“Art is for keeps,” the protagonist of Vasilis Katsoupis’ Inside proclaims, just shortly before finding himself condemned to an art-laden torture chamber. Played by Willem Dafoe, Nemo is a hardened art thief who’s Robinson Crusoe’d himself inside a high-tech, high-security apartment after a bad job. The apartment, adorned with posh artwork, becomes a domestic prison ravaged by a dysfunctional thermostat which oscillates between extreme heat and cold. Nemo is cut off from the world and left with limited inventory, and Inside chronicles the minutiae of his survival, reveling in the grotesqueness of his captivity; his hauntingly dehydrated urine fills a toilet bowl, several months’ shits amass a mountainous heap, and his teeth slowly rot yellow. All action is rooted in the pursuit of fundamental human needs: food, water, heating, cooling. The sterile landscape of the apartment becomes fraught with ordinary treacheries, and all the while, Nemo labors toward an increasingly implausible dream of escape.
Dafoe’s casting is perfect. Outside of recent Abel Ferrara films (Pasolini, Tommaso, and Siberia), Dafoe’s career of late has been predominantly relegated to supporting roles or as a familiar face in an ensemble. Katsoupis undoes this expectation, leaving Dafoe as almost the only presence in the film. The director treats Dafoe’s face, with its dramatic creases and gapped teeth, as a first-rate canvas — the camera is often thrust into intimate proximity with Nemo as he undergoes absolute torment. In one tight close-up from the POV of a freezer, Dafoe’s face peers forward, fiendishly scraping at the rim of the freezer for any hydrating ice remnant. He commits fully to absolute desperation, yet his anguish isn’t confined to his face; this is a full-body performance. With sparse dialogue, the brunt of labor rests on Dafoe’s physicality. As the film progresses, Nemo becomes increasingly ill, burdened with a full narrative’s worth of ailments. Dafoe has a lot of fun embodying the displeasure, hobbling through a perpetual-limit experience. By the end of the movie, he’s doubled-over chanting in a gruff, Tom Waitsian bellow.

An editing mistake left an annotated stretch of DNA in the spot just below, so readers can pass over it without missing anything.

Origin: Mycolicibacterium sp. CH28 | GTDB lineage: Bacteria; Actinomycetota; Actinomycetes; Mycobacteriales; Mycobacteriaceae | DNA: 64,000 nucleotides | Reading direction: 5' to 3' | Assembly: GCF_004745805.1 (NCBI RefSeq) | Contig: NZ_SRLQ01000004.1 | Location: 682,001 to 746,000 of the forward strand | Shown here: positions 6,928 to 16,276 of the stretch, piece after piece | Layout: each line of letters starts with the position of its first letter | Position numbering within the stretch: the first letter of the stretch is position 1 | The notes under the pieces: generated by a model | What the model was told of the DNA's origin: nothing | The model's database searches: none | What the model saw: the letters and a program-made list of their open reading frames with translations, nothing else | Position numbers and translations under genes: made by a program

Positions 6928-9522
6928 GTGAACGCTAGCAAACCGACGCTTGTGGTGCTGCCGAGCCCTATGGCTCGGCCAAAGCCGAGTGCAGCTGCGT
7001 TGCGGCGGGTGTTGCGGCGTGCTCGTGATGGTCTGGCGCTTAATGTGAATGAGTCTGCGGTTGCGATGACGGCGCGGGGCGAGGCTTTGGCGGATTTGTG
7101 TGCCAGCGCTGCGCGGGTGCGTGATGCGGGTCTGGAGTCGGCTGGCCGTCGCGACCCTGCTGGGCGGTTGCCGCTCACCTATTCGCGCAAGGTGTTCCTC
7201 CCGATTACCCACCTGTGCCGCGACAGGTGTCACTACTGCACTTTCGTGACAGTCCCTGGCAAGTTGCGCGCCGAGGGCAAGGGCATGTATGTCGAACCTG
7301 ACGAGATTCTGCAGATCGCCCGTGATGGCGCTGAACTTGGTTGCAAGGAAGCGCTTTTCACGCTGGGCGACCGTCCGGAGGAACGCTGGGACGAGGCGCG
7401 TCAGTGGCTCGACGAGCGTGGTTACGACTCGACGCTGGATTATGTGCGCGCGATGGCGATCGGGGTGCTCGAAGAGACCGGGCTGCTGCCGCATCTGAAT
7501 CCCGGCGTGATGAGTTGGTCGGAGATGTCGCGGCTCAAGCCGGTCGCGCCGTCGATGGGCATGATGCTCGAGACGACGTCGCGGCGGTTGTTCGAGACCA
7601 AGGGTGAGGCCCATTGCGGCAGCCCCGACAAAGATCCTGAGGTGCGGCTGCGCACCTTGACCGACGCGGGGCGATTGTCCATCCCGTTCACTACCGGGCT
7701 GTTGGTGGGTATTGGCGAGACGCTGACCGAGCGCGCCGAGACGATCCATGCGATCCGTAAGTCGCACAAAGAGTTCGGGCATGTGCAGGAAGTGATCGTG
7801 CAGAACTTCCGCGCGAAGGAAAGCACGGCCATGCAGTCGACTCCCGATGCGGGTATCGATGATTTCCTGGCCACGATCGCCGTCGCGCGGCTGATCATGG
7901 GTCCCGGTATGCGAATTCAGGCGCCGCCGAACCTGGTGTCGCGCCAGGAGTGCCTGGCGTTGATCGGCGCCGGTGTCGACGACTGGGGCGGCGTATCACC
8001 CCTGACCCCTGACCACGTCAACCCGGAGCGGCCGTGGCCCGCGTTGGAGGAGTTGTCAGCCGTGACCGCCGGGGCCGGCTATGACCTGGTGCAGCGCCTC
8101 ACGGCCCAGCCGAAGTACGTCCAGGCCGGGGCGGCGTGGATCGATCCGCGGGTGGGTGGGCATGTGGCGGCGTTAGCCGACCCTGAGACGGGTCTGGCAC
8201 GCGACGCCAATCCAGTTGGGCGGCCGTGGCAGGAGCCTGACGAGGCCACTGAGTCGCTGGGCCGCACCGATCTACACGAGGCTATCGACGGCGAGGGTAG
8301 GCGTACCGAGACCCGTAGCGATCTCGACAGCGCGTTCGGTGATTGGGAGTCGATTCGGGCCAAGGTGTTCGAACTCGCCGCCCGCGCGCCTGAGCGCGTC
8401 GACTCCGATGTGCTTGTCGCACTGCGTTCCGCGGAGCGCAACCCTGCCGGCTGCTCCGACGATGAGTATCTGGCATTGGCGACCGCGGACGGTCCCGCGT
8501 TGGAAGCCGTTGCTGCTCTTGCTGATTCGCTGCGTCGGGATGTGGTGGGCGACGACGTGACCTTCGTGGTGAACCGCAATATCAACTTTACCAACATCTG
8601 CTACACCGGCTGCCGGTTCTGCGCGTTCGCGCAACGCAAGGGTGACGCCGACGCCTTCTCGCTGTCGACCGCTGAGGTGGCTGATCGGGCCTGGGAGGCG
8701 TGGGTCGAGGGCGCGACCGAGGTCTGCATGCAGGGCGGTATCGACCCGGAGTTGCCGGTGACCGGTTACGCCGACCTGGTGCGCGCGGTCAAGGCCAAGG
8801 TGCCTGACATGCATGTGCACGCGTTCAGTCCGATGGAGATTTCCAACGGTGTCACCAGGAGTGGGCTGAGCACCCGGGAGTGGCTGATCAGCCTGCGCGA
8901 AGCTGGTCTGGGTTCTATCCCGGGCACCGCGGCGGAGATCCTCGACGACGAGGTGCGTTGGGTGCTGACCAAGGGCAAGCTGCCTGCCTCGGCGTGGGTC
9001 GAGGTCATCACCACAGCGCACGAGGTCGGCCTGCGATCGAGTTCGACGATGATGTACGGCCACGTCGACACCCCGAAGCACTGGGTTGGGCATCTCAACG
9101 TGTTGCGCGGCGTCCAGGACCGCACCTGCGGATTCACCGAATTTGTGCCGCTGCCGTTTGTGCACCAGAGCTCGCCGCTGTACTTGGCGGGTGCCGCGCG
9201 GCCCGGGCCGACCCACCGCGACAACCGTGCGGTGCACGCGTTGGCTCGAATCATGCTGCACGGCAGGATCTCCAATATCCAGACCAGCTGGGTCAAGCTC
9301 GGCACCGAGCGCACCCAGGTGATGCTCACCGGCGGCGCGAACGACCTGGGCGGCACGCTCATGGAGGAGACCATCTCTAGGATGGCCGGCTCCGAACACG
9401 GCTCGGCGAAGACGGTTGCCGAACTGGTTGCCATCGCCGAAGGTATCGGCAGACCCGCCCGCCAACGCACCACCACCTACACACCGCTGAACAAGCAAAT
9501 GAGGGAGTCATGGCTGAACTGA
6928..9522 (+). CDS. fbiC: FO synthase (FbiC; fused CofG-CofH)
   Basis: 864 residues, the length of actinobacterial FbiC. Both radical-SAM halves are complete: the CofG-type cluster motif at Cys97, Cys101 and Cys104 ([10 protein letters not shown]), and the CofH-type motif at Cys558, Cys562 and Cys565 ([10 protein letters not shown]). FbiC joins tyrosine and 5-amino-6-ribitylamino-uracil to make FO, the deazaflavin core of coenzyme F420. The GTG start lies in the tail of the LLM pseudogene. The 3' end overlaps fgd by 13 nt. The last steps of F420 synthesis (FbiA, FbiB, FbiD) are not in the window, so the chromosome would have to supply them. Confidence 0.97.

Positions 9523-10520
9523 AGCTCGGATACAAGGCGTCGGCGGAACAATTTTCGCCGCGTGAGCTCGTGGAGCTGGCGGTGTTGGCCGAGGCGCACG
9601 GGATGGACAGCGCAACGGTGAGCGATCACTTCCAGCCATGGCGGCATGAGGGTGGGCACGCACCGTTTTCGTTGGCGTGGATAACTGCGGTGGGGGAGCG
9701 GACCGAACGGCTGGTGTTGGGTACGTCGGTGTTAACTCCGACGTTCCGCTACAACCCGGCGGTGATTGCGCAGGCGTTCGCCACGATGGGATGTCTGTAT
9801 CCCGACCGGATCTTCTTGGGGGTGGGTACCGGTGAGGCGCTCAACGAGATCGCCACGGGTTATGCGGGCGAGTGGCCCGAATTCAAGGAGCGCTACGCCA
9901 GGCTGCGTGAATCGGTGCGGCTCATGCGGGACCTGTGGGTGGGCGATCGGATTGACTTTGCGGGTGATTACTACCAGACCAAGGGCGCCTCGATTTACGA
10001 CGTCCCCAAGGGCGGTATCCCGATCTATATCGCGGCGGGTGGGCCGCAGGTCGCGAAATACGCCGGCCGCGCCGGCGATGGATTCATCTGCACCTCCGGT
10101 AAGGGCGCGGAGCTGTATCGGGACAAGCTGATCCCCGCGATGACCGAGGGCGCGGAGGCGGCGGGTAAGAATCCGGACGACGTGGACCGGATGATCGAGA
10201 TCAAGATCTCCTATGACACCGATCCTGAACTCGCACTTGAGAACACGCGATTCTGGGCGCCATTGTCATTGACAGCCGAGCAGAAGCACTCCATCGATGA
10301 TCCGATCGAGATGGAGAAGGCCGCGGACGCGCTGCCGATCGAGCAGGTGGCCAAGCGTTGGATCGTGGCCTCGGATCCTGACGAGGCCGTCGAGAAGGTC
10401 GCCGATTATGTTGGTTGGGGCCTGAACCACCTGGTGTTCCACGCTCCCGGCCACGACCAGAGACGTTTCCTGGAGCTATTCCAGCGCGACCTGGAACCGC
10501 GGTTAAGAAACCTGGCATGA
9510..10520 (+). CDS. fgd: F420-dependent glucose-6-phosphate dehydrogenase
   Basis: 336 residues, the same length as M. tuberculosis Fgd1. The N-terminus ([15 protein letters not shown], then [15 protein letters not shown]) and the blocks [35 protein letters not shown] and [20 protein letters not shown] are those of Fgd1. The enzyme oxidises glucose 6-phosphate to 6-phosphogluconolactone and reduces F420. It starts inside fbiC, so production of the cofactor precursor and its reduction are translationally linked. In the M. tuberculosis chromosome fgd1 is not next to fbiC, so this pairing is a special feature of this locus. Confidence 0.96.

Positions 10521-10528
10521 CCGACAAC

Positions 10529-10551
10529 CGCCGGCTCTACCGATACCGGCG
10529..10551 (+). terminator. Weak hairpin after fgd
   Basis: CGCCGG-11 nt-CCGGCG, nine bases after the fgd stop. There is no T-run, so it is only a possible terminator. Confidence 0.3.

Inside benefits from a clear-headed spatial orientation. Shot in sequence, the movie maintains an impressive continuity, as all the debris from each of Nemo’s actions accumulate evidence strewn across the apartment — each action leaves a souvenir. As a central project, Nemo fashions a hodgepodge ladder out of various furniture pieces, reaching upwards toward the skylight: the most feasible means of escape. Throughout Inside, the makeshift ladder towers like a Dadaist sculpture; it becomes a centerpiece in an apartment full of art pieces.
Katsoupis also minimizes the visibility of the exterior world. For most of the film, the outside cityscape is presented as an anonymous expanse of adjacent high-rises. At night, it becomes distant, turquoise bokeh. Even the helicopter which deposits Nemo at the site of his failed heist stays off-screen, simulated through the sound of chopper blades. The film also gives no insight into Nemo’s backstory, and it’s this limited scope, confining us inside with Nemo, as much as it’s its bounded physical space that gives the film its palpable claustrophobia. In its final act, however, Inside strains a bit as it gravitates away from its central conceit, reaching for unnecessary aesthetic variations — hallucinatory inserts only counteract the effective claustrophobia. This results in a movie marred by an insecurity with its own minimalism. Still, despite such ill-advised flourishes, at its best Inside is a film about acts of desperation, mostly content to dwell on a man in a room without embellishment.
Published as part of InRO Weekly — Volume 1, Issue 8.